Hi Everyone!!! How are you? I am back... for a bit. We are still trying to figure out the next destination, this one was great!!! We have been before, but not with the kids. The last time we were there was the early 2000's (and actually had one of the worst sails/storms of our lives, but that is another story).
We headed out about 4 pm. There really is no way around making an overnighter from Fort Myers Beach unless you have a really fast boat!! I know the rhumb line says about 115 or so from the first marker, but by the time you get to the marker, tack or jibe a bit, get to the park boundaries, get to the fort, etc... you better plan on 130nm or better.
Heading out we had very little wind and motor sailed a good part of the way. It was kinda dissapointing because we were looking forward to a fast, fun sail. Luckily the wind picked up as we crossed (and so did the seas), so we were scooting along. At worst, we did 7 knots. At best we were scooting around 8.5-8.9 kts.
As dusk settled, and the seas picked up, the kids got a little quesay. We found that Peppermint was the best thing for stomachs - especially kids. I am not sure it is better than ginger, but it sure taste better!! Thank heavens for a lot of left over Christmas candy canes!!
As the sun went down, the family settled in for bed. We decided not to have the kids stand watches with us, and I wanted Kris to be fresh, so I just made the run myself except for a couple of hours in the night. It was not hard or bad at all. We saw no traffic offshore to speak of.
Be aware that you will be out of VHF range for most of the trip. You will probably hear the coast guard, but will not be able to respond after about 30-40 miles out (much more on this later in another thread). However, you can follow the weather almost the entire way and listen for any abnomolies.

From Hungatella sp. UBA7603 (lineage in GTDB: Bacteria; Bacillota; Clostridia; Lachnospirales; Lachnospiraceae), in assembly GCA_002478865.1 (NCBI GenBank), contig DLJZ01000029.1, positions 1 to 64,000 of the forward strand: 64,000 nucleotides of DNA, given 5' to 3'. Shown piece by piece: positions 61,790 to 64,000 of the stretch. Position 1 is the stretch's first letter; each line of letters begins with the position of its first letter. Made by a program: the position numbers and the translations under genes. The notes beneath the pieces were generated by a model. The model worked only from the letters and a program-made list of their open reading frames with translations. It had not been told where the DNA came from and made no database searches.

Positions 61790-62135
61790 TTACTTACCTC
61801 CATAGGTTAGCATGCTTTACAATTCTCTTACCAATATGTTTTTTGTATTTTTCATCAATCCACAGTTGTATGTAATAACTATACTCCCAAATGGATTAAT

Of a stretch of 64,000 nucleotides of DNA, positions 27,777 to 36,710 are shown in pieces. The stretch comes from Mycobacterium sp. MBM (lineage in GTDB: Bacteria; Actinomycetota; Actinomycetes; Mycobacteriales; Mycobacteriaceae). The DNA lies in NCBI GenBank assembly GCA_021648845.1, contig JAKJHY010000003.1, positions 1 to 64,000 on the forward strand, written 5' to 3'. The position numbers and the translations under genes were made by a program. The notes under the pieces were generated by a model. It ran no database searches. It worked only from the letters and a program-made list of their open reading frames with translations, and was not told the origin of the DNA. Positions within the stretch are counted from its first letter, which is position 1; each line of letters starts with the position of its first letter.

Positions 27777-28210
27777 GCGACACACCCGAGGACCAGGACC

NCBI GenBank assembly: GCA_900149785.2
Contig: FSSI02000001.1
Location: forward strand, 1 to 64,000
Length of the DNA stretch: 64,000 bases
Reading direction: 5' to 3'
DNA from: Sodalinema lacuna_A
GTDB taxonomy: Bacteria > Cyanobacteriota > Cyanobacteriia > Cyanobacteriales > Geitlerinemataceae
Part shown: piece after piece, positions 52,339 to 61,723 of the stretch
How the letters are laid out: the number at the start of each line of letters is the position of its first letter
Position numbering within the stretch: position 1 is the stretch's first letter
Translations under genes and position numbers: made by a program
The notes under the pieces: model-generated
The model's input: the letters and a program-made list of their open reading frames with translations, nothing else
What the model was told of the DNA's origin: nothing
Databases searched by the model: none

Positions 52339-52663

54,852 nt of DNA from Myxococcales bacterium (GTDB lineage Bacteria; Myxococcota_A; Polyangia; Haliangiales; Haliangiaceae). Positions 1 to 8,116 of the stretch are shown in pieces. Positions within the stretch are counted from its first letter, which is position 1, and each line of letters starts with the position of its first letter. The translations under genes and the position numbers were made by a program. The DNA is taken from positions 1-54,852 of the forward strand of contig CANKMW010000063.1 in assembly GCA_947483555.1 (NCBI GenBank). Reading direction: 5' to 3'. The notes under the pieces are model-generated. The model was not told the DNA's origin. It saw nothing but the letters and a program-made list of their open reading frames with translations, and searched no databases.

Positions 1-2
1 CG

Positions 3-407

We raised the fort about 9am or so. We were really happy with our time as a bunch of it was simply getting out to the gulf. Here is a pic not long after dropping anchor and getting to shore.
The tortugas were as beautiful as we remember - though we did find a few non-authentic relics (smile). Here is a pic of one of them:
As I understand it, if you are Cuban and can set foot on teh Tortugas, you can stay. We saw 2-3 of these boats at the fort, including a motor off of one that I found in 10 feet of water off of Logerhead!!
The forst are currently undergoing a massive restoration and face lift. I was very happy to see that as they have been falling into serious need of repair. It is actually coming out of the TARP funds to get people back to work (they brought in a lot of NE bricklayers). You will see some of their stuff happening in the background around the fort.
Below is a picture of one fo the key reasons they quit building the fort: The parrot Gun. Not sure if you can make it out in the pics, but the canon is rifled. It allowed projectiles to be shot with much more accuracy, strength, and distance. The entire fort became obsolete. The kids and I marveled at how one small invention (if you call it small) could immediately make obsolete such a massive undertaking.
One of teh reasons the fort was such a great strategic outpost was that it had one of the few accesible anchorages for large vessels (specifically battleships). Behind us is what is called Battship Bay (or anchorage) where teh water is about 40-50 feet deep. You will see a USCG cutter and a Navy Seals (on loan from navy) vessels anchored in the background. The pics do not do the vessels or the anchorage justice - but kinda neat still.